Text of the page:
In the April of 2018 I went to Mexico and posted a lot of photos featuring orange Mexican walls.
In response to a comment on that post I wrote “Mexico does orange better than almost any other country!”
That was before I went to Denmark a month later, in May 2018, where the buildings also had a full range of oranges.
Half the time I was confused about where I was, was it Mexico? Or Denmark?
Bright houses in Nyhavn District in Copenhagen, Denmark. Many of the buildings in the city are painted with the historical colours made from the local earths, which range from yellow-oranges (mango) to orange to fiery red-oranges.Talking about a fiery red-orange, this poster for Røde Orm in Copenhagen, Denmark, which Google-translated reads: ‘Red Worm, a magnificent Viking event for the whole family’.Now for more minimal orange shots starting with yellow-oranges like this wall in Copenhagen.Half-timbered yellow-orange house in Koge.We had this Hazy IPA craft beer in the Søgaard Bryghus (Brewpub) in Aalborg. Its orange colour is almost identical to the yellow-orange walls above. John Bull beer glass in an Irish pub in Aalborg.Close-up of the subtle etching of a British bull dog on the beer glass. Dilapidated half-timbered orange house in Copenhagen.The type of paint used often creates a wonderful mottled texture such as on this orange wall in the Christiania district of Copenhagen.Another mottled orange wall with table and especially comfy Danish-designed chairs in Copenhagen.An earthy orange abstract wall in the counter-culture Christiania District of Copenhagen. Rust is another form of orange, like these rusty fittings and weathered wood in the boatyard at the Frigate in Ebeltoft.Bricks and red-tiled roofs also add touches of subdued orange all over the country. Half-timbered orange ‘tunnel’ in Aalborg.A sliver of orange.Another Copenhagen orange wall.Add a bit of brown to orange, and you get dark amber, like this Fur craft beer in Skagen.A slightly earthier orange-red was painted on the walls of the local blacksmith building in Nordenbro.A window on an old half-timbered building in Den Gamle By, recreated villages set in different times, in Aarhus, Denmark.Two shots of the orange section of the Rainbow Walk on the top of the ARoS Museum of Modern Art in Aarhus.My last contender for minimalistic orange on the verge of red are these boxes in the Design Museum in Copenhagen.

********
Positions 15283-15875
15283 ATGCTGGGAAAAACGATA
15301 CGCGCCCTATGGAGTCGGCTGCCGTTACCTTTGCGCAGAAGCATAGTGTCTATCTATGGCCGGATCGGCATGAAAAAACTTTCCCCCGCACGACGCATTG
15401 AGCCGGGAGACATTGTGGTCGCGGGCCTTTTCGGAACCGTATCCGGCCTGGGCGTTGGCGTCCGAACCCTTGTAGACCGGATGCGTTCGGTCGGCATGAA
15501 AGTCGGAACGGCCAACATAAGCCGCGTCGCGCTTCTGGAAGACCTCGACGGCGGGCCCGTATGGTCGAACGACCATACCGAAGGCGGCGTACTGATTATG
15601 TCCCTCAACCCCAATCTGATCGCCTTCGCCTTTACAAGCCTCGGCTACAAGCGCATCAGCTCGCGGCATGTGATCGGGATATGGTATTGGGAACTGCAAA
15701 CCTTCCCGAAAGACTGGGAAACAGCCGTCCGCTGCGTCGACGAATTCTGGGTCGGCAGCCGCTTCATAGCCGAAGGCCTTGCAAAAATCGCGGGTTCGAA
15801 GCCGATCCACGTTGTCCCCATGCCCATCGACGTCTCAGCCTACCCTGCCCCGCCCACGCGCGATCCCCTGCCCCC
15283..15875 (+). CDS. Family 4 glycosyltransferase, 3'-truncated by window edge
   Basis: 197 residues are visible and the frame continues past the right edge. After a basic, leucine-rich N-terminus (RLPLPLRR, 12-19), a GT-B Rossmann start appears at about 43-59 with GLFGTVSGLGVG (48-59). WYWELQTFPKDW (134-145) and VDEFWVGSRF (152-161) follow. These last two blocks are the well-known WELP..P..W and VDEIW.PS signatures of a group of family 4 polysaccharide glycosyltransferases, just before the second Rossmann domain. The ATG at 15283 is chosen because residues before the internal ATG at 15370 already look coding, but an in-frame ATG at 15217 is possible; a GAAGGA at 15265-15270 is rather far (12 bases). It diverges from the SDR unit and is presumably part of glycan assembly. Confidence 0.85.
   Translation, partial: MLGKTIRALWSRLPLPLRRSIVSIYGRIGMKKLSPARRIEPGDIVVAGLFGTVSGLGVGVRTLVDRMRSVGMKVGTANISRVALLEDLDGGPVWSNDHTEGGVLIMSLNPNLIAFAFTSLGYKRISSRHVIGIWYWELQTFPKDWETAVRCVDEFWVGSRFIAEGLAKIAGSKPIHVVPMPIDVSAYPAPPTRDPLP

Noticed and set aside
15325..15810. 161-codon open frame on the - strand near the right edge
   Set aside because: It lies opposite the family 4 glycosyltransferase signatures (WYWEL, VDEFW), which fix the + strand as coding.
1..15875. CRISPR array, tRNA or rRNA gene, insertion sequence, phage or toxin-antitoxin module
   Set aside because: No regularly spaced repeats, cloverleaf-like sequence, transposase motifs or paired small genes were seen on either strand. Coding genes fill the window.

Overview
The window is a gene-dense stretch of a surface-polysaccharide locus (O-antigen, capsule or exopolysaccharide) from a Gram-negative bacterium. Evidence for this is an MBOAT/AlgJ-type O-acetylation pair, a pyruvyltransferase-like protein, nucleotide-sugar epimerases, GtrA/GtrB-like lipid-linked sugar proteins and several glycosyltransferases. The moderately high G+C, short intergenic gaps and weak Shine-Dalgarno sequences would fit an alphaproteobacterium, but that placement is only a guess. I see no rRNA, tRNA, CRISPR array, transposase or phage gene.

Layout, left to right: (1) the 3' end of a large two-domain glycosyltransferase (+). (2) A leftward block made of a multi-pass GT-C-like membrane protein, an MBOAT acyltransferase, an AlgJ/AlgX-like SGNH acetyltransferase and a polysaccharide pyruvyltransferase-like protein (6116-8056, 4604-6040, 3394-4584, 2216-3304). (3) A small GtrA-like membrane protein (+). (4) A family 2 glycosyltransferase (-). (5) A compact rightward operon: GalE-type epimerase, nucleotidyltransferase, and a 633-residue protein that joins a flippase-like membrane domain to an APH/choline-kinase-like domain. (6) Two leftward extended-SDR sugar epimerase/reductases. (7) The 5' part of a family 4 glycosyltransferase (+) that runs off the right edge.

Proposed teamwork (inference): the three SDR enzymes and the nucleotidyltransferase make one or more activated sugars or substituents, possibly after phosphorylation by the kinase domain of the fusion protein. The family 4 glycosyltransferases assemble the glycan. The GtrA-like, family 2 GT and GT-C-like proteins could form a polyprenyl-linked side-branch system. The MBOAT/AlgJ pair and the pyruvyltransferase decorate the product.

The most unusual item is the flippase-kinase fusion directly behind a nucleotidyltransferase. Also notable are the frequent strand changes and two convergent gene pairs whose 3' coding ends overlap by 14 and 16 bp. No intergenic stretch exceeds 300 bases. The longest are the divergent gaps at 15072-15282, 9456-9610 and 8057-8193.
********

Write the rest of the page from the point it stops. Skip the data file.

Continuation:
- More about our trip to Denmark & Sweden in 2018.
- More of the Friendly Friday Photo Challenge: Re-Imagine Orange.
Fabulous selection of orange photos! I’m amazed that the color features so prominently in Denmark. Thanks for sharing & participating in the challenge
There was a lot of orange. And also warm yellows! It made for a cozy country
wonderful. I, too, was surprised by the colors of Denmark.
What a wonderful and unusual way to see Denmark. Nice!
A nice collection! I guess your readers from the Netherlands will be happy to read this post. So much orange 🙂